Menopause and work: an electronic survey of employees’ attitudes in the UK

Griffiths, Amanda and MacLennen, Sara Jane and Hassard, Juliet (2013) Menopause and work: an electronic survey of employees’ attitudes in the UK. Maturitas, 76 (2). pp. 155-159. ISSN 0378-5122

[img] PDF - Requires a PDF viewer such as GSview, Xpdf or Adobe Acrobat Reader
Available under Licence Creative Commons Attribution.
Download (451kB)

Abstract

Objectives: This study explored women's experiences of working through menopausal transition in the UK. It aimed to identify the perceived effects of menopausal symptoms on working life, to outline the perceived effects of work on menopausal symptoms, and to provide recommendations for women, healthcare practitioners and employers.

Methods: An electronic questionnaire was distributed to women aged 45–55 in professional, managerial and administrative (non-manual) occupations in 10 organisations. Items included: age, age and gender of line manager, educational level, job satisfaction; menopausal status; symptoms that were problematic for work; hot flushes; working conditions; work performance, disclosure to line managers; individual coping strategies; and, effective workplace adjustments and employer support.

Results: The final sample comprised 896 women. Menopausal transition caused difficulties for some women at work. The most problematic symptoms were: poor concentration, tiredness, poor memory, feeling low/depressed and lowered confidence. Hot flushes were particularly difficult. Some women felt work performance had been negatively affected. The majority of women were unwilling to disclose menopause-related health problems to line managers, most of whom were men or younger than them. Individual coping strategies were described. Four major areas for organisational-level support emerged: (i) greater awareness among managers about menopause as a possible occupational health issue, (ii) flexible working hours, (iii) access to information and sources of support at work, and (iv) attention to workplace temperature and ventilation.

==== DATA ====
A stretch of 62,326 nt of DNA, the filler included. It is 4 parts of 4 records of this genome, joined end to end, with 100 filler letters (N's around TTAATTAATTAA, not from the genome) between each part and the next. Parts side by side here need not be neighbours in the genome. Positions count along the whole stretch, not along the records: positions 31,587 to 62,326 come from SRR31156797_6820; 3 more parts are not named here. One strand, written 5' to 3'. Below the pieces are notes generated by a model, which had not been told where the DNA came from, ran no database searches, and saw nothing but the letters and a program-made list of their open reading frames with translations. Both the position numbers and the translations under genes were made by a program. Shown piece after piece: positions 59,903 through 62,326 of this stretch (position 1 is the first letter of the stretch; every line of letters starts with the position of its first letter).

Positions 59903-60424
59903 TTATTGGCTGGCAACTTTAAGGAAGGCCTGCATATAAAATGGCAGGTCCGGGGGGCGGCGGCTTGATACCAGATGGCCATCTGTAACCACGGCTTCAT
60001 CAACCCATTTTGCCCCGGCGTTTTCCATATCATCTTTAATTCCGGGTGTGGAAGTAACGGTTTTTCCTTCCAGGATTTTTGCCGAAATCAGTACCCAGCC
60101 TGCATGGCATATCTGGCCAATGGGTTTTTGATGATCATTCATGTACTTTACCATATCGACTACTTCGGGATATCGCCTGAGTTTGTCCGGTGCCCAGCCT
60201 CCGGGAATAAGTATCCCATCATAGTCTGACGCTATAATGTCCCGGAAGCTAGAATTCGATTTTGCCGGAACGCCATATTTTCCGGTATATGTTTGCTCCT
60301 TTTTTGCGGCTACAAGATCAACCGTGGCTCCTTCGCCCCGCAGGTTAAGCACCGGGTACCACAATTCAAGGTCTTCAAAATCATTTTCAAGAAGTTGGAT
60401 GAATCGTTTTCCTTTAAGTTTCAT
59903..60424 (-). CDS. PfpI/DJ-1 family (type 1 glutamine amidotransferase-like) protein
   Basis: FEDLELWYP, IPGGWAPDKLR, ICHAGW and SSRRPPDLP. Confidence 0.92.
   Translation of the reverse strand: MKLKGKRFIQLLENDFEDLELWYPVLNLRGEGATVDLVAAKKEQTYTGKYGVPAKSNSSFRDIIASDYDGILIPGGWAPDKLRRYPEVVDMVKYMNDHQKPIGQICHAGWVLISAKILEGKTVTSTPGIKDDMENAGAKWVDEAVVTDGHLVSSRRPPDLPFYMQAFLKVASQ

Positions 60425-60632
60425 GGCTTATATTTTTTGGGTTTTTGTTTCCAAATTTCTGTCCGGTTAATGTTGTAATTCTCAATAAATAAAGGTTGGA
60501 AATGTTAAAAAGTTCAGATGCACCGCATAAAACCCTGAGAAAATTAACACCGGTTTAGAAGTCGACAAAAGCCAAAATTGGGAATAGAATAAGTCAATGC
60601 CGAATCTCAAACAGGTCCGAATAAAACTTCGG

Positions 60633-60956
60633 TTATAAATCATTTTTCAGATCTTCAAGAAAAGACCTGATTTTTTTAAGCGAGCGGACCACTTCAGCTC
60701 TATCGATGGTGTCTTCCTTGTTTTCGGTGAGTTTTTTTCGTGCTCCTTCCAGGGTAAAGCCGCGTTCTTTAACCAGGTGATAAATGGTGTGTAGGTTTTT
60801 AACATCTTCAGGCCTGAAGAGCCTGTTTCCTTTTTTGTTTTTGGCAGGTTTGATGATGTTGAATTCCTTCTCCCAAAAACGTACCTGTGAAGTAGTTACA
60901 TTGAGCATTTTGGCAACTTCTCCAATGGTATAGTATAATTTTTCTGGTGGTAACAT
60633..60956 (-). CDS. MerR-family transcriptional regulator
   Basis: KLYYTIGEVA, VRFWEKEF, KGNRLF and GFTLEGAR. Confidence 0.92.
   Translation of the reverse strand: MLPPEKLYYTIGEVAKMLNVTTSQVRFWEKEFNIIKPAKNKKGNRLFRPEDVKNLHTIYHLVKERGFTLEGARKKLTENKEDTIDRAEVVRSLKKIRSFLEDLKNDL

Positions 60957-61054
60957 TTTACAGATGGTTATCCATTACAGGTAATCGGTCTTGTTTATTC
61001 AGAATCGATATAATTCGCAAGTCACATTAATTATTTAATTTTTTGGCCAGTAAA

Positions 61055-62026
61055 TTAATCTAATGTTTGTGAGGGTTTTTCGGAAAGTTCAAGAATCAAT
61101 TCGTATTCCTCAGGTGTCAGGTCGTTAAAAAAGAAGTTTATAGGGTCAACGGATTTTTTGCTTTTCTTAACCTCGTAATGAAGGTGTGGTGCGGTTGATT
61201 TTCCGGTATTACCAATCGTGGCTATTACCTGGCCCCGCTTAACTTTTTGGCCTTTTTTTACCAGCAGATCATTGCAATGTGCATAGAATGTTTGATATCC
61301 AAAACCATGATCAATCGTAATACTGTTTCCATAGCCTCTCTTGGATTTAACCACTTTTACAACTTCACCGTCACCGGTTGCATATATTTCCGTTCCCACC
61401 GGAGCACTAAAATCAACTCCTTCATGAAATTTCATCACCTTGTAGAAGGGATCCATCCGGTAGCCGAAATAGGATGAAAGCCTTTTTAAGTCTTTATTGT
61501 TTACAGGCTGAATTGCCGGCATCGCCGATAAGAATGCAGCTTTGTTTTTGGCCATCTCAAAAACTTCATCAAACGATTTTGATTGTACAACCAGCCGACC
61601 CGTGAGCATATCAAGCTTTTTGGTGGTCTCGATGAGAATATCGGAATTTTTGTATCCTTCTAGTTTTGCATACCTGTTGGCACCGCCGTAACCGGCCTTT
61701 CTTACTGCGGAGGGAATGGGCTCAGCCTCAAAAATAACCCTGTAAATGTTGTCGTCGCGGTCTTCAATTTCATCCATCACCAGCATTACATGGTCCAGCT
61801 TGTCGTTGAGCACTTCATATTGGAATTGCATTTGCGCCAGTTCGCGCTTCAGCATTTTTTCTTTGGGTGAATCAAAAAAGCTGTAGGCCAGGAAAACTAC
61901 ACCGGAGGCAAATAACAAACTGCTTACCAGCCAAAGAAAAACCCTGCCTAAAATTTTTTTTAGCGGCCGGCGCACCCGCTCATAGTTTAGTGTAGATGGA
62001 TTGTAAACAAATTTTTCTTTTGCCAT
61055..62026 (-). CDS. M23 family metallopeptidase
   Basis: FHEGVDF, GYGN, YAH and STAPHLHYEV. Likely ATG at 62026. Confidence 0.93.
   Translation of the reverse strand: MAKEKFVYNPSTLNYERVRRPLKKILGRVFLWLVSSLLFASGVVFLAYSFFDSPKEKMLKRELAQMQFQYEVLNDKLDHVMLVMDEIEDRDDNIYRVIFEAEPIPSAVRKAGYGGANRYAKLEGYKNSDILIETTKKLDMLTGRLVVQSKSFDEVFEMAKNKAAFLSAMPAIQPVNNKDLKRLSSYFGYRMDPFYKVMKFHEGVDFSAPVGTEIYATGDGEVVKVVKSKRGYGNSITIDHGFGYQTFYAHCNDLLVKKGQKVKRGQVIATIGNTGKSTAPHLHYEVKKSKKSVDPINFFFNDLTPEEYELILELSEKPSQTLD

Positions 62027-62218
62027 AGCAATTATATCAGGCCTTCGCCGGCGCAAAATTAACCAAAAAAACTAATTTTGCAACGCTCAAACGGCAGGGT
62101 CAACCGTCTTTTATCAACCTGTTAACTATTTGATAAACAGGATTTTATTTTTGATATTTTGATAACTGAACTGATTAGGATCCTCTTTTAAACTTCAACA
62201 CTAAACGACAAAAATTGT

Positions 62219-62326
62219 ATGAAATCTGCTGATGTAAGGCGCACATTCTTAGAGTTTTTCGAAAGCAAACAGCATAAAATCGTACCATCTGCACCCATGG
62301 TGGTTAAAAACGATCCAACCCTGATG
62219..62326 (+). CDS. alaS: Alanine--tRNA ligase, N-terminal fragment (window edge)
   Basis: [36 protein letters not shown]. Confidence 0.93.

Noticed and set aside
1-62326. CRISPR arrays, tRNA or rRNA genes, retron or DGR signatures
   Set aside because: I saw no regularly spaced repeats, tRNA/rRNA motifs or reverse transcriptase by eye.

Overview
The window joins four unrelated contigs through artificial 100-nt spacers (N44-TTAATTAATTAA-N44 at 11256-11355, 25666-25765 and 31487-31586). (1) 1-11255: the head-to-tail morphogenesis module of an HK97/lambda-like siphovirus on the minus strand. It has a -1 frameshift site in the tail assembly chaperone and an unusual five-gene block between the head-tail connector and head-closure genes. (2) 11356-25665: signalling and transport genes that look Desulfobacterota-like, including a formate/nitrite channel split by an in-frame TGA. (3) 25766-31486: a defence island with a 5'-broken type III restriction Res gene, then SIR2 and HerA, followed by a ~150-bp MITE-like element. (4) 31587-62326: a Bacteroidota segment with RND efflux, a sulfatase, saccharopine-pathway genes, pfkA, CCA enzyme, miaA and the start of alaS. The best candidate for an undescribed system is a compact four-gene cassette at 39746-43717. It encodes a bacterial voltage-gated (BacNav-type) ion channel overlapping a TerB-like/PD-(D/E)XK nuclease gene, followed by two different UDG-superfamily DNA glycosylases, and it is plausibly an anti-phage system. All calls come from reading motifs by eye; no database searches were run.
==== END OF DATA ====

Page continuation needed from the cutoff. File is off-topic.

Conclusion: Employers and healthcare practitioners should be aware that menopausal transition causes difficulty for some women at work, and that much can be done to support them.

Item Type: Article
Schools/Departments: University of Nottingham UK Campus > Faculty of Medicine and Health Sciences > School of Medicine > Medical Education Unit and Medical Courses Office
Identification Number: https://doi.org/10.1016/j.maturitas.2013.07.005
Depositing User: Johnson, Mrs Alison
Date Deposited: 07 Apr 2014 14:37
Last Modified: 14 Sep 2016 23:01
URI: http://eprints.nottingham.ac.uk/id/eprint/2899

Actions (Archive Staff Only)

Edit View Edit View